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dc.contributor.authorCusanno, Brianna R.
dc.contributor.authorDean, Marleah
dc.contributor.authorSilva, Vesta T.
dc.date.accessioned2021-10-19T20:13:21Z
dc.date.available2021-10-19T20:13:21Z
dc.date.issued2021-05-04
dc.identifier.citationBrianna R. Cusanno, Marleah Dean & Vesta T. Silva (2021) “I’m Worth Saving”: Making Sense of Medication Taking in a Care Coordination Organization, Health Communication, DOI: 10.1080/10410236.2021.1920713en_US
dc.identifier.issn1532-7027
dc.identifier.urihttps://dspace.allegheny.edu/handle/10456/54510
dc.description.abstractPatients and healthcare providers (HCPs) may communicatively make sense of medication taking in divergent ways. Often, HCPs prioritize medication adherence, the extent to which patients consume medications as prescribed. In contrast, patients may focus on how medications fit in with their everyday lives. Care coordination organizations (CCOs) provide cohesive, interdisciplinary, health services to chronically ill patients and may help bridge the gap between patient and HCP sensemaking. Our qualitative study asked: How do patients and HCPs involved in a CCO communicatively make sense of medication taking? Through thematic analysis, we found three themes related to patients’ sensemaking. Patients (N = 9) made sense of medication taking (1) as necessary and important through embodied experiences, social discourses, and interpersonal interactions; (2) as easy when supported; and (3) through building bonds. We also found three themes related to HCPs’ sensemaking: HCP participants (N = 5) made sense of medication taking (1) through dialogue with patients; (2) by interacting in patients’ home spaces; and (3) through building relationships with patients. Our final theme explores how communicative sensemaking became more complicated for participants in the context of psychotropic medications. Using Mishler’s Voice of the Lifeworld (VoL) and Weick’s sensemaking, we advance a constitutive perspective on medication taking. We suggest that researchers and HCPs should focus on constructing shared meanings about medication taking through dialogue, rather than on increasing adherence. Our study provides evidence that, by promoting engagement with the VoL, CCOs may facilitate such dialogs.en_US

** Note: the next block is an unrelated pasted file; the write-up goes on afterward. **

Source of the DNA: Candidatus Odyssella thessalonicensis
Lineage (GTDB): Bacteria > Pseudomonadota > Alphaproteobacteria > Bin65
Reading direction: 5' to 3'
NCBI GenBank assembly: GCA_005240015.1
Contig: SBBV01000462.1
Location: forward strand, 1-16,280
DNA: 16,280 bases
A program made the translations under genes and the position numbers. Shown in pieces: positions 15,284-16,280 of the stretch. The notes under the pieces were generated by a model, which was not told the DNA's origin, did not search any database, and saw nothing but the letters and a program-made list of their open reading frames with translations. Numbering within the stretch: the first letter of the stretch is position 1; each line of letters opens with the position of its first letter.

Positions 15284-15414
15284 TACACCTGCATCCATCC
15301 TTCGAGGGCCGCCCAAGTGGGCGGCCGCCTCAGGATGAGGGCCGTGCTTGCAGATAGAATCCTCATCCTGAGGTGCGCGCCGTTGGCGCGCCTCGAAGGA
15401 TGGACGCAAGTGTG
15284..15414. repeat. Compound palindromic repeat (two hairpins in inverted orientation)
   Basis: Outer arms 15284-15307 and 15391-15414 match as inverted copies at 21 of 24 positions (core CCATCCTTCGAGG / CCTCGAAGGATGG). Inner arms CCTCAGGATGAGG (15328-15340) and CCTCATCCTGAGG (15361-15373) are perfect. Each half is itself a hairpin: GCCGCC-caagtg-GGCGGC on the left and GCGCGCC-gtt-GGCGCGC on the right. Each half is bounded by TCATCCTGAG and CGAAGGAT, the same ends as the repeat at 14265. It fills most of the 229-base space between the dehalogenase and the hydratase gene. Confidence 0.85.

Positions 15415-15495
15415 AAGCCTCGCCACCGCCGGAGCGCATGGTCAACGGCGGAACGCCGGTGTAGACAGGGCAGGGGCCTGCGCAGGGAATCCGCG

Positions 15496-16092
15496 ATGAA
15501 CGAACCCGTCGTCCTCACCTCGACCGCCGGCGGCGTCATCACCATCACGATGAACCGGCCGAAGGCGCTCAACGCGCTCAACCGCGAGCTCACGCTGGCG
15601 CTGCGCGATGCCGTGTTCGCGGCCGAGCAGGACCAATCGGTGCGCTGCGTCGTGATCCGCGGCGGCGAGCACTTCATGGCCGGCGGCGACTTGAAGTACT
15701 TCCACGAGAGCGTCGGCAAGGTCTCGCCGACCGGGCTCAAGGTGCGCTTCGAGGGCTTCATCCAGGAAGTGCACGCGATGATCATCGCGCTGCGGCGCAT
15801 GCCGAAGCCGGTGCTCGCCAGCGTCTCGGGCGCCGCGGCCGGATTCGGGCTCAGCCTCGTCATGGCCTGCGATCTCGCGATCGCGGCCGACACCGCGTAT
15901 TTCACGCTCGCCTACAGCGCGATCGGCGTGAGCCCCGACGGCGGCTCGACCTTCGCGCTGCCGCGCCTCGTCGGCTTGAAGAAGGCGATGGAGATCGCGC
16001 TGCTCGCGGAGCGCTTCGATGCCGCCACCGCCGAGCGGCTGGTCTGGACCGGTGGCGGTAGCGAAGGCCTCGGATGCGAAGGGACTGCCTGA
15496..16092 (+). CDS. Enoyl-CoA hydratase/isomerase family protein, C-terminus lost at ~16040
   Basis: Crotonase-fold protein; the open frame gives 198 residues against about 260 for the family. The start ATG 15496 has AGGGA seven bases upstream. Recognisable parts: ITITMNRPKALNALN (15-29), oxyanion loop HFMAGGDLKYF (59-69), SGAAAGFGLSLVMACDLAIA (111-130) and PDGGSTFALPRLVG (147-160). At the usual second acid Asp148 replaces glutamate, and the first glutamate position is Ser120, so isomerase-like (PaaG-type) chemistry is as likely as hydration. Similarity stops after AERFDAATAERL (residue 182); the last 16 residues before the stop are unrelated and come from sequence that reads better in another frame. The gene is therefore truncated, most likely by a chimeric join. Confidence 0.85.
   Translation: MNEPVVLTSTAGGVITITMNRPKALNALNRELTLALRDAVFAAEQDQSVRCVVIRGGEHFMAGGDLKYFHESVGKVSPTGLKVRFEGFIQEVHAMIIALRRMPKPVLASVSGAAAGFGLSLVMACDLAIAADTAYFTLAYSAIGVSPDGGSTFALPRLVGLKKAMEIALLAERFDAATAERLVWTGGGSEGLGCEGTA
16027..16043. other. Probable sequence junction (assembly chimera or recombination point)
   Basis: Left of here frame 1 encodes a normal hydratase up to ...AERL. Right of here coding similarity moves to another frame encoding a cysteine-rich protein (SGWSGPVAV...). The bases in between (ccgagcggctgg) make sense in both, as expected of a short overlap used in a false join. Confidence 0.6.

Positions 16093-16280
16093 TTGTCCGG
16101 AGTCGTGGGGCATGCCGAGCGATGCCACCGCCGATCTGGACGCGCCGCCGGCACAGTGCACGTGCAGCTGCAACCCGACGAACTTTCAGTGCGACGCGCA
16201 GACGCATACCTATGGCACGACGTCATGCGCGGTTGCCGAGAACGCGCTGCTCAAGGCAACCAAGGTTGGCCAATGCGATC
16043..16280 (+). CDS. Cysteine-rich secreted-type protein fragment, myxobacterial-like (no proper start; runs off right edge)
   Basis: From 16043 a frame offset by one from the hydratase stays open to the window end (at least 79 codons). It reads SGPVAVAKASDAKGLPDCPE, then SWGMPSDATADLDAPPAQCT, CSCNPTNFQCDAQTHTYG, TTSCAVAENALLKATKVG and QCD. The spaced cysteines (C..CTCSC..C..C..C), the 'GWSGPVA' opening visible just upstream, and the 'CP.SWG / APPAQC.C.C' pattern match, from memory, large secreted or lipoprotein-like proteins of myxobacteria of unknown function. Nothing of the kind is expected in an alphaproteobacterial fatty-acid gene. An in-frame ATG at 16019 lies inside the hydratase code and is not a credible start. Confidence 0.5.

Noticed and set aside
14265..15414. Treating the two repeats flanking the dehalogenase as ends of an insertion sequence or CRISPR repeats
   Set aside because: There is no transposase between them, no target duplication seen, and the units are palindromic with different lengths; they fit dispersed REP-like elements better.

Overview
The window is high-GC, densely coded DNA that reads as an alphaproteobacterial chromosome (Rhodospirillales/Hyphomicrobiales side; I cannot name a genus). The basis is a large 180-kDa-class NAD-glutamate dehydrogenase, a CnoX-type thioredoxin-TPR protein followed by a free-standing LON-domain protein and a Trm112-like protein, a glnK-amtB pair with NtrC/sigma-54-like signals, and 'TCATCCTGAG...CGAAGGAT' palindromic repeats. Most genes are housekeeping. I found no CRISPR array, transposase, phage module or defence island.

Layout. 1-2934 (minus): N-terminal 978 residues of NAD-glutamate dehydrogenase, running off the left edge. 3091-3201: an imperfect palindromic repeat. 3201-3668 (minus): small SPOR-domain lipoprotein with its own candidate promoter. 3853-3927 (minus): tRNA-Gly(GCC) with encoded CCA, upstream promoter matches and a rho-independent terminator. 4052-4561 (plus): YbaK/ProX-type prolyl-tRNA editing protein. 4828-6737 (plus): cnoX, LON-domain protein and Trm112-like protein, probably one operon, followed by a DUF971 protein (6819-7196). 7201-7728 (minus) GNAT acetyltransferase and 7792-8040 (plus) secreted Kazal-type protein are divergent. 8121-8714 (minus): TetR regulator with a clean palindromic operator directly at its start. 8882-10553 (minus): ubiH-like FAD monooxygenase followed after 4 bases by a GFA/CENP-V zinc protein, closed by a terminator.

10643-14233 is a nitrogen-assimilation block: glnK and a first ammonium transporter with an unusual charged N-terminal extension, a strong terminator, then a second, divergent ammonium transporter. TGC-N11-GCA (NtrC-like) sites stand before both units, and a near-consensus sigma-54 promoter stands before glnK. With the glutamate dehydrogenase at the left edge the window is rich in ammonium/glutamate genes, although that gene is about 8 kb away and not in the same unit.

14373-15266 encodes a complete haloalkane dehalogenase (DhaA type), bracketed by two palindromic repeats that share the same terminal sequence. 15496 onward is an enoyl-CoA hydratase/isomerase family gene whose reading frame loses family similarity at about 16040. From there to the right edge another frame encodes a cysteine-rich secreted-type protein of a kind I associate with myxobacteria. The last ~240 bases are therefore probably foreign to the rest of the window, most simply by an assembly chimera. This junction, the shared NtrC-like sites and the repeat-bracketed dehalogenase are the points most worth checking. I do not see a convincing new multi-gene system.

dc.language.isoen_USen_US
dc.publisherRoutledgeen_US
dc.relation.ispartofHealth Communicationen_US
dc.relation.isversionofhttps://www.tandfonline.com/doi/full/10.1080/10410236.2021.1920713en_US
dc.rights© Routledge 2021. All Rights Reserveden_US
dc.title“I’m Worth Saving”: Making Sense of Medication Taking in a Care Coordination Organizationen_US
dc.description.versionPublished articleen_US
dc.contributor.departmentCommunication Arts & Theatreen_US
dc.identifier.doi10.1080/10410236.2021.1920713
dc.contributor.avlauthorSilva, Vesta T.


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